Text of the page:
Flash Site Pictures, Friday Edition

Flash Site Pictures, Friday Edition

A round up of stuff on the web, some written by me, some not.

A Shot Vs. The Shot

A Shot vs. The Shot

So I’m signed up for a two-dayhog hunting school with Florida Firearms Training. I’m shopping for waterproof/snakeproof boots (not that I’m overly worried about snakes, but those boots are taller, and I *am* worried about tramping through foot-deep mud) and a big Yeti-esque cooler in another tab as I type this, and then I’m going to look around for rain gear and the best lightweight waterproof tactical pants to wear on my hunt.

Me, the very embodiment of Gun Culture 2.0, getting into hunting, the very essence of Gun Culture 1.0. Next up is a plague of locusts and a plague of frogs.

I’m actually rather excited about this, as it’s pretty much what I’ve been looking for in a hunting on-ramp: It’s local, it’s just two days long and it should (SHOULD) teach me how to hunt hogs versus taking us out with a guide to go blast Porky’s feral cousin without learning WHY we are doing what we’re doing.

Gun-wise, I’m probably going to go with my .300BLK pistol. My suppressor should be in my hands by then, and I’m looking forward to putting that gun and can into action together. I may go with the Holosun 1x red dot, or maybe swap that out for my 1.5-4x Leupold that’s not in use right now.

All this has got me thinking.

I shot about 600 or so rounds at John and Melody’s class last year. I shot 300 or so rounds at ECQC earlier this month. When I go to a USPSA or an IDPA match, I put 100 to 150 rounds downrange.

Now here’s the kicker: Out of all those shots, which one was the MOST important shot I fired? Which one of them made the difference between the quick and the dead? The first one, the one that was shot with no warmup and no prep and no practice. That’s what I can do, on-demand.

Which is just what happens on a hunt, because the shot you’re about to take is always THE most important shot of moment, if not the whole trip.

Think that has a self-defence application?

I do.

Flash Site Pictures, Tuesday Edition.

Flash Site Pictures, Tuesday Edition.

A quick roundup of stuff on the web.

  • Smith & Wesson has a new pistol out, the M&P380 Shield EZ. Apart from the word salad of a name, it looks like a really good little gun for people who want a gun to “feel safe” but aren’t going to get much training beyond a CCW class.
    Which doesn’t mean that a heavier, flat-shooting .380 is a bad option for a defensive pistol: It’ll do the job. Are the better options? Yes. Are those options worth the effort for 80% of the gun owners out there? Probably not. Really looking forward to seeing how S&W rolls out this gun, because how they marketed the Shield rollout was terrific.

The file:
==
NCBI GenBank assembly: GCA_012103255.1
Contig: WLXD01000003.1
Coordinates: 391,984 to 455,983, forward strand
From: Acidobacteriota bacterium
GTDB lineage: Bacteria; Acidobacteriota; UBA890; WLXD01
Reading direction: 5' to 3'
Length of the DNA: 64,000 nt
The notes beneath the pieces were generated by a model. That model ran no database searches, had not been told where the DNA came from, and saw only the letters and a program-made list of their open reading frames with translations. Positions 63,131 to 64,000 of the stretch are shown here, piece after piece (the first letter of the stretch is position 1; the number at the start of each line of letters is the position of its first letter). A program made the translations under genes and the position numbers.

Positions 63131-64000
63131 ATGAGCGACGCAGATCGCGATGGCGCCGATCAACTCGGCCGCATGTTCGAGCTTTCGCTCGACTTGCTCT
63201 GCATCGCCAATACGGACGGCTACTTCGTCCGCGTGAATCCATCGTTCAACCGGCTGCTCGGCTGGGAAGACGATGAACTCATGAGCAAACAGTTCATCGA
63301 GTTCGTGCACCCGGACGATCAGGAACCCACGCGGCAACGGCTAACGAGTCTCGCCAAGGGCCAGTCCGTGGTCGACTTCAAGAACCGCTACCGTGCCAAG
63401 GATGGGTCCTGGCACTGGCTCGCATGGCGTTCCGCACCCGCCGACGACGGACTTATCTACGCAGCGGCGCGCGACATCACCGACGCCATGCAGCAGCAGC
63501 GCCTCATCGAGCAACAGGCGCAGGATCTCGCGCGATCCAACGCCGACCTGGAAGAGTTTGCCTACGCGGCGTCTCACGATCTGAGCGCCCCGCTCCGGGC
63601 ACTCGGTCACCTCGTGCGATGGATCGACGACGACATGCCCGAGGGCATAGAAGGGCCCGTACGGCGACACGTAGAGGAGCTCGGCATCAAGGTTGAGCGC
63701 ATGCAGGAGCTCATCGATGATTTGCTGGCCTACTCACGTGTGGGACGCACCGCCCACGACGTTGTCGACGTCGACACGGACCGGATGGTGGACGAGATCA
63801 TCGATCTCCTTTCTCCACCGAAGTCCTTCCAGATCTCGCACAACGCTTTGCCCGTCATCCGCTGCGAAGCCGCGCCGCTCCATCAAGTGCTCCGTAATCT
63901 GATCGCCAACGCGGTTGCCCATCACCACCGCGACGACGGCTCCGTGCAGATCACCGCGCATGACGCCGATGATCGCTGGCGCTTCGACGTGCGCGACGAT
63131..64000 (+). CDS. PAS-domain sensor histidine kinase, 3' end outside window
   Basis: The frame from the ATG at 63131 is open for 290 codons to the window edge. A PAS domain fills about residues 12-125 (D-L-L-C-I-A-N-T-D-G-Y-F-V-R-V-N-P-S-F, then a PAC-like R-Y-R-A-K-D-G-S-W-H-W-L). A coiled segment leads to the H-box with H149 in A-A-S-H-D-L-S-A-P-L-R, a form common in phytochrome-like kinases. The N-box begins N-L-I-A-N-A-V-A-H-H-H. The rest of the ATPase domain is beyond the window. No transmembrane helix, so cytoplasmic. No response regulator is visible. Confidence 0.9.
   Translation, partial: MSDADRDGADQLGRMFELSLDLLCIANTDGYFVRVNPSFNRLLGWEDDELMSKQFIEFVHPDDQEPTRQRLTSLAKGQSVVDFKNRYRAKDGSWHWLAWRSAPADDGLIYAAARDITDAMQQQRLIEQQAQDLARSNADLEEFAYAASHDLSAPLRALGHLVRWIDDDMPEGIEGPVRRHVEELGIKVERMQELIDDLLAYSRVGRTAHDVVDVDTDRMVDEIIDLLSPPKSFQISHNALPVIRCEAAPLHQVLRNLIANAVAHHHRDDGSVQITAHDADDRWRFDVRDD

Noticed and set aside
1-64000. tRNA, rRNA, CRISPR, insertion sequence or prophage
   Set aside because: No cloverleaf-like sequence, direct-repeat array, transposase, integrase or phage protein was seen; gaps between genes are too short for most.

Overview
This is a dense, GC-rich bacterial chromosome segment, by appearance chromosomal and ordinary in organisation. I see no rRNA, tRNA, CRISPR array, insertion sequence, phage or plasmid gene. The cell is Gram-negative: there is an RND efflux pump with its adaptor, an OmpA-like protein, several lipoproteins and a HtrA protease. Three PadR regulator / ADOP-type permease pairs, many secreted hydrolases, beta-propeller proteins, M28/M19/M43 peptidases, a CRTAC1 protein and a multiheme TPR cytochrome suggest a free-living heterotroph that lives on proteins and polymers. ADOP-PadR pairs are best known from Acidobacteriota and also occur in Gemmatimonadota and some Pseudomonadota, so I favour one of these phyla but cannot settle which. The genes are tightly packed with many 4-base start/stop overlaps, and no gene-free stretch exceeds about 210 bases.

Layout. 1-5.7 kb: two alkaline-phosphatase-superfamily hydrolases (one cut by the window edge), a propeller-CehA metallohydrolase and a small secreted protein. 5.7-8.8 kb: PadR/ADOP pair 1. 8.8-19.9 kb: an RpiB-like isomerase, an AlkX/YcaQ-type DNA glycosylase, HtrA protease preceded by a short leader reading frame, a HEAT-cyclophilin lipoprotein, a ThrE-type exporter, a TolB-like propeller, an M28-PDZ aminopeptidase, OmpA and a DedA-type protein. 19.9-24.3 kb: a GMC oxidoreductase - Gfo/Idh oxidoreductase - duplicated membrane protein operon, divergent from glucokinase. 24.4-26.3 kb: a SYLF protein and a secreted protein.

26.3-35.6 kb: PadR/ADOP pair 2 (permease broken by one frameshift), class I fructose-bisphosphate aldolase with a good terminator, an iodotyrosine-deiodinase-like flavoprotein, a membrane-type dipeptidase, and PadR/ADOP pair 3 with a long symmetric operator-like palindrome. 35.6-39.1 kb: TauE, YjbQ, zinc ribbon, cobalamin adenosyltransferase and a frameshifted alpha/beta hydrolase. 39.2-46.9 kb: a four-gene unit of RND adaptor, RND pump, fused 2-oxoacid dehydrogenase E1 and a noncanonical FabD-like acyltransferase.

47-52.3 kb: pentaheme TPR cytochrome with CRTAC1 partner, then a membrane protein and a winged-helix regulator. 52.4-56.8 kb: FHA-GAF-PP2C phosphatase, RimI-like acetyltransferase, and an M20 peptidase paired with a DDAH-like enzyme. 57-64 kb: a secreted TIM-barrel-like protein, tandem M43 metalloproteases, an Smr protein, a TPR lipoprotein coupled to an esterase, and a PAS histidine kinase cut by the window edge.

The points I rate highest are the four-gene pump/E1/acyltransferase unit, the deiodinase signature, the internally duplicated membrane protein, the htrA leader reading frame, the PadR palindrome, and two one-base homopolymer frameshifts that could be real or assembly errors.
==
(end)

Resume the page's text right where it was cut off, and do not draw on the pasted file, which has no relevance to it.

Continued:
• My first article for the Beretta Blog is up, on what to look for in a firearms trainer.
  • And I’ve got an article on setting up a safe room inside your house over at NRA Family.
  • David Yamane was on Ballistic Radio, and it’s a great interview. Listen to it here.
  • Step By Step Gun Training is bringing John Farnam to Naples for a vehicle defense class. We spend hours and hours inside our cars each week, and carjacking is very real thing. Therefore, it’d be good to know what to do if you’re attacked inside your car because the rules change when the workspace shrinks.

When You Find Your Student Is Your Master

When You Find Your Student Is Your Master

One of the things about the dojo model of firearms training is that it requires the use of advanced students to train the beginners: The brown belts train the white belts because in doing so, they a) free up the sensei’s time and b) learn how to do stuff in the process of training others. An example:

Something that helps make Step By Step Gun Training’s Shoot and Scoots so successful is that they have experienced shooters who are NRA Certified RSO’s help the new gun owners with things like finger off the trigger while moving and how to do a safe presentation and reholster. The RO’s aren’t there to help shave 0.2 seconds off a draw: Their job is to get the newbies (white belts) up to speed and in doing so, reinforce those skills in themselves, and in the process, learn how learn so they themselves can become better shooters. There’s an initial sorting process that takes place with first-timers so the RO’s don’t train people who are absolutely new to guns: Those people are sent to a lead instructor to get the Four Rules and some basic marksmanship drilled into them before they hit the range.

This process of using advanced students to help guide competent but inexperienced new students helps free up the lead instructor’s time to a) instill a basic level of safety into the really, really new students and b) allow time to work with experienced students on areas like faster trigger speed and better gun manipulation. The dojo model needs a sensei, but it also needs lots and lots of sempai as well.